Fatty acid oxidation, which is transcriptionally regulated by Peroxisome proliferator-activated receptor ? (PPAR?), produces 70% of cardiac ATP. Alterations in Ppara expression have been associated with changes in lipid metabolism and cardiac dysfunction in diabetes and obesity. Obesity leads to cardiac lipid accumulation, also known as lipotoxicity and causes cardiac dysfunction. Several studies have shown that the heart affects systemic metabolism by mechanisms that remain unclear. Our in vitro and in vivo preliminary data identify cardiac Kr?ppel-like factor 5 (KLF5) as a transcriptional activator of both Ppara and Med13. Thus, cardiac KLF5 emerges as a new regulator of cardiac FAO and systemic metabolism. We show that cardiac Klf5 expression is inhibited by hyperglycemia leading to reduced Ppara expression and cardiac FAO-related gene expression. Our data implicate cardiac FOXO1 as an inhibitor of Klf5. In addition, we show that KLF5 inhibition in cardiomyocytes accelerates diet-induced obesity (DIO). This change in weight gain is not associated either with reduced cardiac function or altered food intake and mouse activity. It is however associated with increased cardiac and plasma FGF21 and reduced SUMOylation of PPAR? in white adipose tissue, which indicates increased PPAR? activity that promotes adipocyte development. We hypothesize that cardiomyocyte Klf5 activation will lead to combined activation of cardiac FAO and inhibition of cardiac lipid accumulation and obesity. Our proposed research aims to elucidate the mechanism that links hyperglycemia with inhibition of cardiac Klf5, Ppara and FAO-related gene expression, as well as the pathway via which cardiac KLF5 regulates DIO. We also aim to apply Klf5 activation in cardiomyocytes as a way to increase cardiac FAO and reduce fat storage in obese mice. To address these questions we propose the following specific aims:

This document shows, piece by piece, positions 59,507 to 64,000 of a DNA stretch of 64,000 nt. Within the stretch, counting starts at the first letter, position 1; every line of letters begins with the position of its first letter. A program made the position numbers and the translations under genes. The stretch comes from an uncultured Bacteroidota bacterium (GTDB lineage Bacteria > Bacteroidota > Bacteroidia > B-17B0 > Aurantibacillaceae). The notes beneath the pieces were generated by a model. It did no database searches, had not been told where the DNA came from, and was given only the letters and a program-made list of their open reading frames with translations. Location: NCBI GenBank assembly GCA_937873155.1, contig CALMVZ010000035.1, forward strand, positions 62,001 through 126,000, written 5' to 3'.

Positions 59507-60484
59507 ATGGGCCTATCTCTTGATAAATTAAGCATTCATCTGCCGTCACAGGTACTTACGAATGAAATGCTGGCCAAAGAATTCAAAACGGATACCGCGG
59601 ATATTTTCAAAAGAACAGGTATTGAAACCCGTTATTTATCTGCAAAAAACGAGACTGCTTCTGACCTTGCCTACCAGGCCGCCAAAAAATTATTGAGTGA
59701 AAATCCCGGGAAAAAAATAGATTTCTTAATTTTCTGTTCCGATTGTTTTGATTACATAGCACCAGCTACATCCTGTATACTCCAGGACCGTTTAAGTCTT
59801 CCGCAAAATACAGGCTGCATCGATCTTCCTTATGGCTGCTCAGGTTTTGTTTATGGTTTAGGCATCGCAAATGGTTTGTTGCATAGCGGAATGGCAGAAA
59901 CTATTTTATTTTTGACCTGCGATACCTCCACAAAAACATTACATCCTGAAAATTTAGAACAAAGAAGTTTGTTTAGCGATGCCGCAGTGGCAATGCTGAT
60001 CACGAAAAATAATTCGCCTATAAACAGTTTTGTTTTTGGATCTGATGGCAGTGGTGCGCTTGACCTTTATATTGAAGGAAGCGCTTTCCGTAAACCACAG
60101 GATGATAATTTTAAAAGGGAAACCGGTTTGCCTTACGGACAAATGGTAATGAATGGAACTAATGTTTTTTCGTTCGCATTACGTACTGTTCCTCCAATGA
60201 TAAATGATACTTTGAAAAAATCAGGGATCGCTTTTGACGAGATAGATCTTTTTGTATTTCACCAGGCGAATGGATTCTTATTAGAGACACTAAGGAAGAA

Aim 1 - To determine how diabetes inhibits cardiac Klf5 and Ppara expression.
Aim 2 - To identify how cardiomyocyte Klf5 ablation signals systemically to promote DIO.
Aim 3 - To investigate how cardiomyocyte Klf5 activation can prevent both cardiac lipotoxicity and WAT development in animal models of obesity.

Public Health Relevance

Cardiovascular complications in diabetes and obesity constitute a major cause of death. About 29 million people are affected by diabetes in the USA and more than 78 million of U.S. adults are obese. The estimated annual cost for the U.S. is $245 billion for diabetes and $147 billion for obesity. Cardiovascular disease death rates are about 70% higher among adults aged 18 years or older with diagnosed diabetes than among adults without diagnosed diabetes. Hospitalization rates for heart attack were 80% higher in diabetic adults than those without diabetes. Cardiac dysfunction in diabetes relies largely on cardiac lipid accumulation. We have discovered a cardiac protein that has the potential to control both cardiac lipid accumulation in diabetes and the expansion of adipose tissue. Thus, our research will indicate a novel pharmacological target for the alleviation of diabetic cardiomyopathy and obesity. Elrod, JW

Agency
National Institute of Health (NIH)
Institute
National Heart, Lung, and Blood Institute (NHLBI)
Type
Research Project (R01)
Project #
1R01HL130218-01
Application #
9006831
Study Section
Myocardial Ischemia and Metabolism Study Section (MIM)
Program Officer
Lathrop, David A
Project Start
2016-07-15
Project End
2021-04-30
Budget Start
2016-07-15
Budget End
2017-04-30
Support Year
1
Fiscal Year
2016
Total Cost
$390,000
Indirect Cost
$140,000
Name
Temple University
Department
Internal Medicine/Medicine
Type
Schools of Medicine
DUNS #
057123192
City
Philadelphia
State
PA
Country
United States
Zip Code
19122
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Drosatos, Konstantinos (2016) Fatty old hearts: role of cardiac lipotoxicity in age-related cardiomyopathy. Pathobiol Aging Age Relat Dis 6:32221